Undernews is the online report of the Progressive Review, edited by Sam Smith, who covered Washington during all or part of one quarter of America's presidencies and edited alternative journals since 1964. The Review has been on the web since 1995. See main page for full contents

August 5, 2009


Victoria Star, CA - Officials are hesitant to place the blame on one specific reason, but both American and Canadian border officials are in agreement that the numbers of people traveling between Canada and the United States on the Maine-New Brunswick border are dropping.

Monthly statistics comparing 2008 to 2009 border visits shows the number of visitors entering Canada significantly dropped on a year-to-year basis, with the exception of the St. Leonard crossing.

St. Leonard's CBSA port had 17, 470 people cross the border in May 2008. This number grew by 4,024 to a total of 21,494 in May 2009.

But other border parts experienced sizable drops. In May 2008 Grand Falls welcomed 31, 357 people, but in May 2009 the activity dropped to 15,438, more than a 50 per cent decrease.

Andover's port saw 28,346 visitors in May 2008 and 23,843 visits in May 2009. The small port of River de Chute went from 520 visits to 486 over the same time period.

In Carleton County, Centreville numbers dropped from 15,034 to 11, 267 visits, while the major border crossings at Woodstock went from 54,313 visits to 38,382. Forest City had 498 people cross through the border in May 2008. In May 2009 the number of people entering dropped to 370 people.

United States Customs and Border Protection officials were asked for similar statistics on their Maine border ports, but would not provide the data.

Instead Theodore Woo, OFO Office of Public Affairs Liaison, merely stated the traffic was down at American ports.

As of June 1, 2009, according to the new Western Hemisphere Travel Initiative rules, Canadian citizens were required to present a NEXUS card, passport or an enhanced driver's license when crossing the U.S. border.

Children under 15 years old only require proof of citizenship, such as a birth certificate. The part that could hurt the local economy, however, is the requirement that American citizens must also have a passport to re-enter the U.S. after a visit to Canada. . .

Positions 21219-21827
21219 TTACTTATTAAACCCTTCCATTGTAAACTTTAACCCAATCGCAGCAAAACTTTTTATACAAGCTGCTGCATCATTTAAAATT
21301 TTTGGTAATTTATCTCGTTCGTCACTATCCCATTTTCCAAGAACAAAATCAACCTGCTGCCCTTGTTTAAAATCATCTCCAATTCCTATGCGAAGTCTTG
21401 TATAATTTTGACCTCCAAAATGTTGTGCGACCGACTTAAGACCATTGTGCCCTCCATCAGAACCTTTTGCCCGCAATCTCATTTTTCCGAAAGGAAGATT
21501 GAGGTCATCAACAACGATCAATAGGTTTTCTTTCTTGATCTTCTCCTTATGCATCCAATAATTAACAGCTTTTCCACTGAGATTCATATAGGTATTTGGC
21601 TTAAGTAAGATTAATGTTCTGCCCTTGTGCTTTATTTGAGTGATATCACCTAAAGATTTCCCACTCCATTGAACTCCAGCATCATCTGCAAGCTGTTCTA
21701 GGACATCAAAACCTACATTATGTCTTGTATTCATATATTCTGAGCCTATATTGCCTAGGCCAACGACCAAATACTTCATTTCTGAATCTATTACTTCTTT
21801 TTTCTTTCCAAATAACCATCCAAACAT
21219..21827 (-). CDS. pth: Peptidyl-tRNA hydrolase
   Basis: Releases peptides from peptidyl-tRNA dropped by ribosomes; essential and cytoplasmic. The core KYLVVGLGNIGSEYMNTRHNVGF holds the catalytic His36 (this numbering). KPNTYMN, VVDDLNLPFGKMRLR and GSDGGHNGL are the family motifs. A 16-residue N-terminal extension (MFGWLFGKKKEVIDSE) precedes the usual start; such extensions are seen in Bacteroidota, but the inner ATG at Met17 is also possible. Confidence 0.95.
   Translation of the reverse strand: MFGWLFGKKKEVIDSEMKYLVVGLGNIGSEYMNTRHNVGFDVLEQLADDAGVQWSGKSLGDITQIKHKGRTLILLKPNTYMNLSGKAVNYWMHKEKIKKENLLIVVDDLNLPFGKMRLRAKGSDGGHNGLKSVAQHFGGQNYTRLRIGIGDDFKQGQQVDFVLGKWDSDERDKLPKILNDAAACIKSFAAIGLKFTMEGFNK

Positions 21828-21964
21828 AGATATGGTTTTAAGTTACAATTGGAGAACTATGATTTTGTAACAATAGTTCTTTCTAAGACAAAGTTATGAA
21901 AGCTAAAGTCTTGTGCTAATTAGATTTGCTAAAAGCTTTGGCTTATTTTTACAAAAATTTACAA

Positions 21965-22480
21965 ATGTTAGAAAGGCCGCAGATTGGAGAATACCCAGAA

Businesses that depend on cross-border traffic are worried that fewer travelers will hurt the border economy. Several local retailers and event organizers say the new law in June is already delivering a negative impact, but others say it's too soon to tell.

Some tourist destinations are already feeling the impact. At Potato World in Florenceville-Bristol, one of the area's biggest tourist attractions, visits from Americans have decreased dramatically.

"We're noticing a huge decrease," said Potato World manager Mardi Thornton. "We can tell by the money coming through the till."

"We're not seeing the U.S. visitation at all and it's the passports, I'm quite sure," she added.

"We've had maybe a dozen through since we opened and by now we would usually have had 100.". . .


Anonymous Mairead said...

Am I really the only one noticing that the US seems to be being made over into the Soviet Union?

I can envision a time when everyone will be required to carry a valid passport at all times. "Just in case".

"Dokumenty vashi, pozhalujsta!"

August 6, 2009 6:54 PM  
Anonymous sadism as entertainment and public policy said...

When imperial Rome brought the rest of the world in chains to the Colosseum, I don't imagine a lot of normal tourists came looking for fun.

August 6, 2009 9:41 PM  
Anonymous Anonymous said...

DHS is the stupidest legacy of G. W. Bush and his fascist crew. The border with Mexico is still a sieve, thanks to corruption and incompetence on both sides, whereas the border with Canada, which hasn't been a threat since 1815, is sealed up tight. Stupid, stupid, stupid waste of resources.

August 9, 2009 11:45 PM  

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